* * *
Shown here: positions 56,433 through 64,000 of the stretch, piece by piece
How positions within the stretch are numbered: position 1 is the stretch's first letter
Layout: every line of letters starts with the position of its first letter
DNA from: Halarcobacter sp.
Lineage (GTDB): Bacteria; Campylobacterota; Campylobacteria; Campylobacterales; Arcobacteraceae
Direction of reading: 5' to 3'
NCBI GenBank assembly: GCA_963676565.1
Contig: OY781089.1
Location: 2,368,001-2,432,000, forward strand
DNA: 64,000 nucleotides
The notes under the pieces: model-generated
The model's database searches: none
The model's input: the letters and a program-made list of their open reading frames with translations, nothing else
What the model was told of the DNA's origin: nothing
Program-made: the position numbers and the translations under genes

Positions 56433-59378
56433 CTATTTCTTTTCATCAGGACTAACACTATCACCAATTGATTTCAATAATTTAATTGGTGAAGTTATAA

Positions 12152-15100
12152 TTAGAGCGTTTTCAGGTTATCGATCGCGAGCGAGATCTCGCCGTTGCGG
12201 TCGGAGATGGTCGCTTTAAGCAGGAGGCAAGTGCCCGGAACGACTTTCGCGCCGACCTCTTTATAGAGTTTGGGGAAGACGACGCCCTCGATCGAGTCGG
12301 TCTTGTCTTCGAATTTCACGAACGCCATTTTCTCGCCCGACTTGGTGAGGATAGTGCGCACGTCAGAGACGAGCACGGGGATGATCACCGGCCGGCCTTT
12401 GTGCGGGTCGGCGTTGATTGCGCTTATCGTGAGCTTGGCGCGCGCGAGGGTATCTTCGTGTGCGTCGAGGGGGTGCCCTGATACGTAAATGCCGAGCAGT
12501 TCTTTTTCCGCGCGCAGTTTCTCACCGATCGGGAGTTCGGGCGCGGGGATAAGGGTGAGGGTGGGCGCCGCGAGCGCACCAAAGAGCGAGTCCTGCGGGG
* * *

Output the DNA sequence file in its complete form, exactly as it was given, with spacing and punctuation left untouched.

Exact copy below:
Shown here: positions 56,433 through 64,000 of the stretch, piece by piece
How positions within the stretch are numbered: position 1 is the stretch's first letter
Layout: every line of letters starts with the position of its first letter
DNA from: Halarcobacter sp.
Lineage (GTDB): Bacteria; Campylobacterota; Campylobacteria; Campylobacterales; Arcobacteraceae
Direction of reading: 5' to 3'
NCBI GenBank assembly: GCA_963676565.1
Contig: OY781089.1
Location: 2,368,001-2,432,000, forward strand
DNA: 64,000 nucleotides
The notes under the pieces: model-generated
The model's database searches: none
The model's input: the letters and a program-made list of their open reading frames with translations, nothing else
What the model was told of the DNA's origin: nothing
Program-made: the position numbers and the translations under genes

Positions 56433-59378
56433 CTATTTCTTTTCATCAGGACTAACACTATCACCAATTGATTTCAATAATTTAATTGGTGAAGTTATAA

Positions 12152-15100
12152 TTAGAGCGTTTTCAGGTTATCGATCGCGAGCGAGATCTCGCCGTTGCGG
12201 TCGGAGATGGTCGCTTTAAGCAGGAGGCAAGTGCCCGGAACGACTTTCGCGCCGACCTCTTTATAGAGTTTGGGGAAGACGACGCCCTCGATCGAGTCGG
12301 TCTTGTCTTCGAATTTCACGAACGCCATTTTCTCGCCCGACTTGGTGAGGATAGTGCGCACGTCAGAGACGAGCACGGGGATGATCACCGGCCGGCCTTT
12401 GTGCGGGTCGGCGTTGATTGCGCTTATCGTGAGCTTGGCGCGCGCGAGGGTATCTTCGTGTGCGTCGAGGGGGTGCCCTGATACGTAAATGCCGAGCAGT
12501 TCTTTTTCCGCGCGCAGTTTCTCACCGATCGGGAGTTCGGGCGCGGGGATAAGGGTGAGGGTGGGCGCCGCGAGCGCACCAAAGAGCGAGTCCTGCGGGG